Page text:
North Dakota police can now arm drones with non-lethal weapons

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North Dakota Police Allowed to Use Drones That Fire Tear Gas and Tasers
Police in North Dakota can now use drones equipped with non-lethal weapons such as tasers, rubber bullets, tear gas and sound cannons thanks to a new bill. Originally, the bill was meant to limit the police's surveillance powers and excluded any use of weapons on police drones, but a recent amendment made it possible for the authorities to use non-lethal weapons.

While these weapons are non lethal, the danger associated with their use remains and there have been a few episodes where they caused death. Additionally, operating remotely raises concern over the difficulty of limiting police abuse.

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North Dakota police can now arm drones with non-lethal weapons
Sgt. Jim Linn retrieves the Alameda County Sheriff's Office drone while demonstrating a search and rescue operation on Friday, Aug. 14, 2015, in Dublin, Calif. As law enforcement joins the ranks of hobbyists sending drones into California skies, civil liberties advocates are raising the specter of unchecked police surveillance and state lawmakers are drafting limits. (AP Photo/Noah Berger)
Alameda County Sheriff's Deputy Dave Durbin carries a drone while demonstrating a search and rescue operation, Friday, Aug. 14, 2015, in Dublin, Calif. As law enforcement joins the ranks of hobbyists sending drones into California skies, civil liberties advocates are raising the specter of unchecked police surveillance and state lawmakers are drafting limits. (AP Photo/Noah Berger)
A drone operated by the Alameda County Sheriff's Office flies during a demonstration of a search and rescue operation on Friday, Aug. 14, 2015, in Dublin, Calif. As law enforcement joins the ranks of hobbyists sending drones into California skies, civil liberties advocates are raising the specter of unchecked police surveillance and state lawmakers are drafting limits. (AP Photo/Noah Berger)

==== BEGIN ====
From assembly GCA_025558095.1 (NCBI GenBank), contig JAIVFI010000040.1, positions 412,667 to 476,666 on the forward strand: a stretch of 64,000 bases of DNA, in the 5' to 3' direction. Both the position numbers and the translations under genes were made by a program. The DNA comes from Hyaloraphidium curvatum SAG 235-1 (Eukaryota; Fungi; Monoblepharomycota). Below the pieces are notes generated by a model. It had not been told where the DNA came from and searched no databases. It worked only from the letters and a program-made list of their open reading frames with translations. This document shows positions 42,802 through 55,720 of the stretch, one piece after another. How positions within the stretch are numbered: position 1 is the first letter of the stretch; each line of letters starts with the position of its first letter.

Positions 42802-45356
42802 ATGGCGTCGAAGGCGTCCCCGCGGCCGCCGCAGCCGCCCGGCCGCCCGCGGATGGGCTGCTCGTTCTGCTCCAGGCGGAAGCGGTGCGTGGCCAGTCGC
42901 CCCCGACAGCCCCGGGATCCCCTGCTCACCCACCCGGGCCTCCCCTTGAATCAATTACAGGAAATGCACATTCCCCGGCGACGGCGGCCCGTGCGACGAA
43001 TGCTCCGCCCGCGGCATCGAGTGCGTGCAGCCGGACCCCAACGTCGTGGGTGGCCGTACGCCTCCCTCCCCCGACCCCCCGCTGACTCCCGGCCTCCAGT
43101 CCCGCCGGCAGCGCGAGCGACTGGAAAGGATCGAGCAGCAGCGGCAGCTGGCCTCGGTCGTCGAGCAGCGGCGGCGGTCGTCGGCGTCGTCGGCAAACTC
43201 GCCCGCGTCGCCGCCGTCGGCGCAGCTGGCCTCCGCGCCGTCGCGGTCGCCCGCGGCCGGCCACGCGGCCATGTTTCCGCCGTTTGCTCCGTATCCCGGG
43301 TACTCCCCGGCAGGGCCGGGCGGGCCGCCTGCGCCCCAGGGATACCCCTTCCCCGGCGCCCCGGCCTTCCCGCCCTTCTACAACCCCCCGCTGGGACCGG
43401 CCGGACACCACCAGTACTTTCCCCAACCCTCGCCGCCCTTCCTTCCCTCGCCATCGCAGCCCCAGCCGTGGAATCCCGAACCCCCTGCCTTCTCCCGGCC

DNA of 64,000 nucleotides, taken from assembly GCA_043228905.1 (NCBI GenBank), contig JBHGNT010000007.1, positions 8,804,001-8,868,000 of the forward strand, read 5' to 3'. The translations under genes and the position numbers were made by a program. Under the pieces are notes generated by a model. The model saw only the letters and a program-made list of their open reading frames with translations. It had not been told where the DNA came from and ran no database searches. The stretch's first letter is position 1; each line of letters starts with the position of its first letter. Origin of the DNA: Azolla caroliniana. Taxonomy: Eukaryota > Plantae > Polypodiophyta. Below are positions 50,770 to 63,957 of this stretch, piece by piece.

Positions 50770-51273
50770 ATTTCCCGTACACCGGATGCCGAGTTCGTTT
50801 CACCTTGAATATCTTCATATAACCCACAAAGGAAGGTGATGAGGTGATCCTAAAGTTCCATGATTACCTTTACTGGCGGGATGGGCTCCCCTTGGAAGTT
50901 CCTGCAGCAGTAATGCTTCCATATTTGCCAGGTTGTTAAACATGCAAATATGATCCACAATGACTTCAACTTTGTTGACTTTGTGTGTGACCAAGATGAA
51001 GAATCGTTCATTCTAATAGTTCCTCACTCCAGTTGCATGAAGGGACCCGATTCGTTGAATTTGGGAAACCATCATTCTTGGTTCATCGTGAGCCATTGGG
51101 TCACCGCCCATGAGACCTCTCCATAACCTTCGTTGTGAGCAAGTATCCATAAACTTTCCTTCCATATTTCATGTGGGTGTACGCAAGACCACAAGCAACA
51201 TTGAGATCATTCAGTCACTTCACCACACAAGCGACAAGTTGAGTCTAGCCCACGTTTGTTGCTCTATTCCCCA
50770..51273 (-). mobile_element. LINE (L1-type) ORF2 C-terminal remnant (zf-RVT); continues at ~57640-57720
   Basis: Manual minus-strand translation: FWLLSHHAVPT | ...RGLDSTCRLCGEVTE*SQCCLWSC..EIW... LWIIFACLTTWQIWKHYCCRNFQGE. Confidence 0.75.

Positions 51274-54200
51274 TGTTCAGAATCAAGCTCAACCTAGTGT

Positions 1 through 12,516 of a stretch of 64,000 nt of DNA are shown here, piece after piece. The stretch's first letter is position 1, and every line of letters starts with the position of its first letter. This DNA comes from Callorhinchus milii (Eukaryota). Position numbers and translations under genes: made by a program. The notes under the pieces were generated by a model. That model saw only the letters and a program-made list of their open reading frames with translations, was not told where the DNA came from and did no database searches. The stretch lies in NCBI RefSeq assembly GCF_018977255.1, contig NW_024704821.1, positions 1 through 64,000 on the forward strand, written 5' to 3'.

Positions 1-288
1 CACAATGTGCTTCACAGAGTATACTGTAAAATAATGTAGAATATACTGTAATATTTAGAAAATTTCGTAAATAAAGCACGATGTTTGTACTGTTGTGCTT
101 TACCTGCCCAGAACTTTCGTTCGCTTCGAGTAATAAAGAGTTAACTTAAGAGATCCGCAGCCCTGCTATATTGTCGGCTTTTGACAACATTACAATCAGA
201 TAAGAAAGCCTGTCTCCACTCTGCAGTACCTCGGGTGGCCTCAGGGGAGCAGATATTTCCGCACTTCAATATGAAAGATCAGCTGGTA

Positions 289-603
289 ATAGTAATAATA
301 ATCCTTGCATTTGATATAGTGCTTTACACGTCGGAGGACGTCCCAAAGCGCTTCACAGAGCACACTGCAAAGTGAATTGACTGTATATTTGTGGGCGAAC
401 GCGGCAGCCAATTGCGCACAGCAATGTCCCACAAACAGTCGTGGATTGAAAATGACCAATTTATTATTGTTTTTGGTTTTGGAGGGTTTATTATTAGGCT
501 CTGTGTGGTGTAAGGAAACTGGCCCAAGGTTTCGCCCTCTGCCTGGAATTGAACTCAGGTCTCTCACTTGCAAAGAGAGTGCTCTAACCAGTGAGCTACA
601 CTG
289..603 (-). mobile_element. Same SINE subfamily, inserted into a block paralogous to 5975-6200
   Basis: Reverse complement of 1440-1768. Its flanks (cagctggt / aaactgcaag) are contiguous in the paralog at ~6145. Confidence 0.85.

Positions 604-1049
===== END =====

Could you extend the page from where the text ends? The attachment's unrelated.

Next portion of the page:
Alameda County Sheriff's Deputy Dave Durbin, left, operates a drone while demonstrating a search and rescue operation, Friday, Aug. 14, 2015, in Dublin, Calif. As law enforcement joins the ranks of hobbyists sending drones into California skies, civil liberties advocates are raising the specter of unchecked police surveillance and state lawmakers are drafting limits. (AP Photo/Noah Berger)
A drone flies over a ravine as the Alameda County Sheriff's Office demonstrates a search and rescue operation, Friday, Aug. 14, 2015, in Dublin, Calif. As law enforcement joins the ranks of hobbyists sending drones into California skies, civil liberties advocates are raising the specter of unchecked police surveillance and state lawmakers are drafting limits. (AP Photo/Noah Berger)
Alameda County Sheriff's Deputy Dave Durbin prepares to fly a drone during a demonstration of a search and rescue operation on Friday, Aug. 14, 2015, in Dublin, Calif. As law enforcement joins the ranks of hobbyists sending drones into California skies, civil liberties advocates are raising the specter of unchecked police surveillance and state lawmakers are drafting limits. (AP Photo/Noah Berger)
Alameda County Sheriff's Deputy Dave Durbin prepares to fly a drone during a demonstration of a search and rescue operation on Friday, Aug. 14, 2015, in Dublin, Calif. As law enforcement joins the ranks of hobbyists sending drones into California skies, civil liberties advocates are raising the specter of unchecked police surveillance and state lawmakers are drafting limits. (AP Photo/Noah Berger)
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